Partridge PeaFoxglove Beardtongue (Dave Woehr)Gadwall at MEP 2/15/2020 (Austin Langdon)Eastern Blue Bird, MEP  2/15/2020 (Austin Langdon)Yellow Golden Ragwort at MEPNorthern Mockingbird at MEP 2/15/20 (Austin Langdon)Blue violet in MIller Ecological ParkCarolina Tree Wren at MEP 2/15/2020 (Austin Langdon)...Kildeer at MEP 2/15/2020 (Austin Langdon)Red Shouldered Hawk at MEP 2/15/2020 (Austin Langdon)American Tree Sparrow at MEP 2/15/2020 (Austin Langdon)

The Season is Bright at Miller Ecological Park

Located within walking distance of three Lebanon City Schools and along the City's bike path, the opportunities and benefits of developing The Will and Harriet Miller Park as an ecological park for passive recreational activities have inspired City administrators and planners, area school personnel, local businesses, service organizations, neighbors, and the Miller Family descendants to join together to make the idea become a reality.   To see picture titles, place your cursor on the picture. To view a map of the park: Click Here




Miller Eco Park Blitz:  Due to the fact that the Governor’s office extended the ban on group gatherings of larger than 10 through July 1 Casey is going to do the Bioblitz “virtually” by trying to set up something in iNaturalist and offering info gathering sheets in the Park that people can pick up, do their inventory, and then drop off or mail to Casey at the City Building.  A list of all the species can be complied from there or built off the old species list and shared on the MEP Facebook Page or a secondary page can be added to the City’s new website. 

Bird Monitoring with Austin Langdon:  Click here:for (See article below)


CONTACT Casey Burdick to learn about  volunteer opportunities.  Casey is the City of Lebanon Recreation and Natural Resources Coordinator. 513-228-3104;



Wildflowers in MEP: Ninth in a Series: Partridge Pea

Partridge Pea is in full bloom throughout the South Prairie and the Prairie Loop so you should easily spot the beautiful yellow flowers with a red blotch at the base and dark antlers. In October there will be long thin pea pods filled with miniature black lima beans. Please feel free to collect for your own garden. The plant is an annual and reseeds itself.

"With a hand lens, examine the stamens. Four are yellow and six are purple. How is this an adaptation for survival?" Bob Henn, Wildflowers of Ohio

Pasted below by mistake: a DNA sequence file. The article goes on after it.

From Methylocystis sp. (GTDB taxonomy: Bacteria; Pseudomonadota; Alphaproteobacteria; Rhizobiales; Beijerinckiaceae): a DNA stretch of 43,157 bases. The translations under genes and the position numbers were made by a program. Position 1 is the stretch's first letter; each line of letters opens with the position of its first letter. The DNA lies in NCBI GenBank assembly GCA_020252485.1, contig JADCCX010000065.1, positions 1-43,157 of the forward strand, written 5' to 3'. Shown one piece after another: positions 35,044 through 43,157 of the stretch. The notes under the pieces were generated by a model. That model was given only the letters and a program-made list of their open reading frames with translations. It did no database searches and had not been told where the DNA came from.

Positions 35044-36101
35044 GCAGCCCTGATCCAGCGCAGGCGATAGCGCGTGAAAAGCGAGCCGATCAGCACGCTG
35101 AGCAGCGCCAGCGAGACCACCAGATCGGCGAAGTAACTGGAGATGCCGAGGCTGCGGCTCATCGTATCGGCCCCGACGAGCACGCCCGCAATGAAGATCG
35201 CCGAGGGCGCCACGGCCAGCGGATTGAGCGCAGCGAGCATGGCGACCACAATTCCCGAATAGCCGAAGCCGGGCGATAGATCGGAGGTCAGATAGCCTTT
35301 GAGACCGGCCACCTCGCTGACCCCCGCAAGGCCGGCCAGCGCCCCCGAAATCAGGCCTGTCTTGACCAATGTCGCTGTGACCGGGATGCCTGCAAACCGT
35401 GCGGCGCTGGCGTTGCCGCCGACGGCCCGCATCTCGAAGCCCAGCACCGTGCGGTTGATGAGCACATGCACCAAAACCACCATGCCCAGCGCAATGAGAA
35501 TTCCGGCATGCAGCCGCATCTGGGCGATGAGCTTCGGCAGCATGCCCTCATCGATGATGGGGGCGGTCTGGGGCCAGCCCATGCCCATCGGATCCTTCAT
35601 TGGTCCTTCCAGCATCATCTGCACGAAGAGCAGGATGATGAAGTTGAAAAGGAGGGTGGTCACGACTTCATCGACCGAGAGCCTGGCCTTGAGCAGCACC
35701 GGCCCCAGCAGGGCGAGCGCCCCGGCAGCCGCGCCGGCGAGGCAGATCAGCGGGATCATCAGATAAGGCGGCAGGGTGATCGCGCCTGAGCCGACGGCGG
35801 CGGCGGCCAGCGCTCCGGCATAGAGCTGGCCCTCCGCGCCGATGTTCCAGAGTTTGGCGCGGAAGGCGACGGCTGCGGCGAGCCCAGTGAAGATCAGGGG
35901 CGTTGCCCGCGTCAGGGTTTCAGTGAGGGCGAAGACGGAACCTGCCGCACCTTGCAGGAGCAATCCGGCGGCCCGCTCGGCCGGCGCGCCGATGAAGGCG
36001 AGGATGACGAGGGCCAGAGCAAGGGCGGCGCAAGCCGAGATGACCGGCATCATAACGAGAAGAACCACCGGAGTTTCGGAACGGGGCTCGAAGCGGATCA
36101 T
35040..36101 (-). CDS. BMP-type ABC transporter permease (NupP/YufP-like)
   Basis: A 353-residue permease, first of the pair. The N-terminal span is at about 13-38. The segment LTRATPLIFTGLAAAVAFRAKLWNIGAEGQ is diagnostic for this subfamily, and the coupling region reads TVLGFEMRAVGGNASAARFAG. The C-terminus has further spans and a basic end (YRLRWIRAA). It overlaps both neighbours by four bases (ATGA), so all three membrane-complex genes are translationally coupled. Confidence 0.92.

This plant blooms from July through September and provides nectar for many pollinators.  Sulphur caterpillars feast on the feathery leaves. (North American Butterfly Association)



Bricks will line to entry way feature.


Miller Ecological Park Trustees and Steering Committee are organizing an engraved paver fund-raising project to help fund a restroom/shelter/storage building for the entrance of MEP. The committees are offering the engraved Pavers for $100 donations ($75 if donated in 2020). 300 pavers are planned to line both sides of the stone walk from the parking lot to the entry way feature. (4x8 Paver; 3 lines of text; 14 characters per line) Orders for the first batch of pavers need to arrive at WCF by July 31 for installation by August 28. For more information and an order form, go to:
Thank You to Bob Henn for applying for and receiving certificationn!


On May 5 the National Wildlife Federation, America's largest wildlife conservation organization, registered Miller Ecological Park as a Certified Wildlife  Habitat site.   This a huge feather in MEP's hat.   
You can see the sign in the Girl Scout Garden.  So now, Miller Ecological Park is registered nationally as a certified Monarch Waystation and a Wildlife Habitat site.   
Enjoy the Park !

Crown Vetch

Wildflowers in MEP: Seventh in a Series: Crown-Vetch

Pink Flowers in a distinctive flower head.Crown-vetch is widely planted along roadsides to prevent soil erosion.  It is a very attractive plant and a favorite of pollinators such as bees and butterflies. As do all members of the Pea Family, it captures gaseous nitrogen from the atmostphere and converts it to a usable form that enriches the soil,    It was introduced from Europe and is now well-established throughout Ohio. (Henn, Wildflowers of Ohio)

Bob Henn: "I first recorded it blooming on June 7 along the west side of the Rain Garden. It is very healthy this year. :)"

 For other wildflowers in the series: Click here


Blue Spiderwort

Wildflowers in MEP: Eighth in a Series: Cup-Plant

Bob Henn suggested that the series choose the Cup-Plant this week:  "A good plant now in full bloom alongside Will's Run just below the middle bridge at Miller Park is the Cup Plant (Indian Cup) Silphium perfoliatum."

You can see the yellow flower head, large leaves coarsely toothed in pairs that meet to form a cup around the stem. The flowers resemble Sunflowers.  However, the distinctive leaves that form a cup around the stem make the identification easy.  The "cups" collect rain water that can be used as emergency drinking water.  It is a native plant, common throughout the state, likes moist woodlands, streams, banks, and floodplains and is a favorite of bees.  The blooming period is July-September. (Henn. Wildflowers of Ohio)